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I've got a project in Altera's Quartus II software which is written in Verilog. I'm curious if anyone here has figured out how to export the Verilog as a gate level netlist. I'd like to simulate the design in Cadence. I'm interested in the spectral power draw of my design. Any tips, guys?

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    \$\begingroup\$ Which Cadence tool are you trying to import the netlist. I don't think a structural gate-level netlist will help with your goals. I think you are looking for a transistor model which you will need a physical synthesis tool and standard cell. \$\endgroup\$ – Christopher Felton Feb 24 '12 at 6:21
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No, there's no way to export a gate-level netlist. Verilog simulators exist, and there are several compilers to intermediate levels, but the low-level mapping is all proprietary to each FPGA manufacturer: their tools divisions (think they) need to make money.

Even if you could, There's no way that Cadence (or any other circuit analysis tool) can analyze an FPGA design of any significant complexity. Even the simplest Cyclone II has 4,600 logic element blocks containing 16 logic functions, which probably represents 10,000,000 or more transistors. Then you've got 120kb of RAM, multipliers, peripherals, PLLs, etc. etc. etc. Even the simplest possible Verilog project will likely involve thousands of these transistors. Even with a big PC with lots of RAM, the simulation program isn't designed for this. A couple hundred transistors in a really complex design, maybe. Ten million? No way.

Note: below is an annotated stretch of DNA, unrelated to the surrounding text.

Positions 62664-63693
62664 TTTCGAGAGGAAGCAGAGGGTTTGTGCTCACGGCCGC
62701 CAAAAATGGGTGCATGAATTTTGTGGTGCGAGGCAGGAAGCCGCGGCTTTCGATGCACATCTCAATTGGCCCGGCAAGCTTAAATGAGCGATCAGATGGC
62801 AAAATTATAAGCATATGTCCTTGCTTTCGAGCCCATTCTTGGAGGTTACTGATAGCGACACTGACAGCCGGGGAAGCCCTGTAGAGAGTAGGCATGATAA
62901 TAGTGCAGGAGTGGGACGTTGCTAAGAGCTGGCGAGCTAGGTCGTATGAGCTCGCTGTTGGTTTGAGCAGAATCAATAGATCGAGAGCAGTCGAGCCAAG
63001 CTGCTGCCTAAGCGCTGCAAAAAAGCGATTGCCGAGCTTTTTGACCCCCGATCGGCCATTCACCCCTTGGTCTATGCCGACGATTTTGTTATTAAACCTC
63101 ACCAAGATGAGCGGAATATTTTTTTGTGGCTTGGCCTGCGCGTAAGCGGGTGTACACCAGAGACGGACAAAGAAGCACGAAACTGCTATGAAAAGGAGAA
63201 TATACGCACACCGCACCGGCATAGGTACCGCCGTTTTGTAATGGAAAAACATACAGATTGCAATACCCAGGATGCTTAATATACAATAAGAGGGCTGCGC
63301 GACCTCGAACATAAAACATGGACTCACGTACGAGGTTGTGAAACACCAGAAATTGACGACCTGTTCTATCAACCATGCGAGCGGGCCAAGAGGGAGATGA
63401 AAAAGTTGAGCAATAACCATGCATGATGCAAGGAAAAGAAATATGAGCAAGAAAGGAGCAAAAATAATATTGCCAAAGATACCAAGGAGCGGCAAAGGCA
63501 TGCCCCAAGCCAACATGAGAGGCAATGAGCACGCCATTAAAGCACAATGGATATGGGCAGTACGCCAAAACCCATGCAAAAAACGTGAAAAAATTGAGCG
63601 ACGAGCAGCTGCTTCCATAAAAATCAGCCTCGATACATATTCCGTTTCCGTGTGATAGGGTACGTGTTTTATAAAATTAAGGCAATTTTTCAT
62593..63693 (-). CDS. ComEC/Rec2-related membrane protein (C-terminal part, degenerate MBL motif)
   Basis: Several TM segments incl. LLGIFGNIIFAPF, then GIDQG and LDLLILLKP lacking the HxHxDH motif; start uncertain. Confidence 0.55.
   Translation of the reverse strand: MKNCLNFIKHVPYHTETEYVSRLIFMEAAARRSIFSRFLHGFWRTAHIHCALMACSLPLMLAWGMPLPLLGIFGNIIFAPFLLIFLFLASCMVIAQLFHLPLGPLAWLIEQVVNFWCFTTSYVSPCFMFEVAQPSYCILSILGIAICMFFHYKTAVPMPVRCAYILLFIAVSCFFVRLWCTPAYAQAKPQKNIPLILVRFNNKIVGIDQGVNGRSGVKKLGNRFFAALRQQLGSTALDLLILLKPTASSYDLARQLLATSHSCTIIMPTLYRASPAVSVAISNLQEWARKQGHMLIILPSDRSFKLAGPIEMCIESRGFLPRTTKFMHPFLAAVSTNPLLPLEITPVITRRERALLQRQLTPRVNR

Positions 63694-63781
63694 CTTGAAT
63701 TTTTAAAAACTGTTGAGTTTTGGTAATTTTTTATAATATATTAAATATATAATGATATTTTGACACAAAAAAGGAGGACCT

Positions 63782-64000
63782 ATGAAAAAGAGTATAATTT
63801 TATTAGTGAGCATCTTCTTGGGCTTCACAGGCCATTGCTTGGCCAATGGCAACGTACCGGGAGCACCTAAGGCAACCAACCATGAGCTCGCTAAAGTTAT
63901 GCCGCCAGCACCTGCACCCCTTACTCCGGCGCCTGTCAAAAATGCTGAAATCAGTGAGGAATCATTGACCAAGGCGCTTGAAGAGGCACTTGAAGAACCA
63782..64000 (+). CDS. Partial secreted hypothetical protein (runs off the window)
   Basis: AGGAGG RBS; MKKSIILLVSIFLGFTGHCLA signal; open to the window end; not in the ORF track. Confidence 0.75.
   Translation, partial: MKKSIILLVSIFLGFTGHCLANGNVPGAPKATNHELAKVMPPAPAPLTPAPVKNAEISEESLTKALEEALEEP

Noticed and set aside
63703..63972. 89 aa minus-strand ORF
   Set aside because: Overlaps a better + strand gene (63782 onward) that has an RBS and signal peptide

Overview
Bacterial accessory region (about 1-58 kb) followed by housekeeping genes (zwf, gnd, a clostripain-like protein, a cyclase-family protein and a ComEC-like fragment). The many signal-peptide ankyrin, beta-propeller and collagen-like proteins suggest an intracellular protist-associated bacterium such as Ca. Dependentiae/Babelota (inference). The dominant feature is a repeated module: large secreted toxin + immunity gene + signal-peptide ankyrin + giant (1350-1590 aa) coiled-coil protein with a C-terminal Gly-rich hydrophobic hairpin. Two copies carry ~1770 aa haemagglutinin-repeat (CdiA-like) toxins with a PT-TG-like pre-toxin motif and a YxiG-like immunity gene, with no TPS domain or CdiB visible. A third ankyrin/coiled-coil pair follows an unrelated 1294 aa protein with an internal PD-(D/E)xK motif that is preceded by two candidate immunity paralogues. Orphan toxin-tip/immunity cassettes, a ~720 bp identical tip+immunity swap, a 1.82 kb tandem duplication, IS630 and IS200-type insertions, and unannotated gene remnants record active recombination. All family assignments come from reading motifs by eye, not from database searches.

Cadence simulates a design at a device level: Each transistor is mapped as a transistor, with gate capacitance, leakage current, etc. For the FPGA, you don't need this level of detail. It's sufficient to model elements at a higher level than the device level. For this, Altera (and Xilinx, if you're on that platform) provide power estimators in their tools. As Brian pointed out, this is PowerPlay in Quartus. These tools take dynamic effects into account and have the transistor models already encoded.

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For power estimation use PowerPlay Early Power Estimators (EPE). Better data will use PowerPlay based on simulation data.

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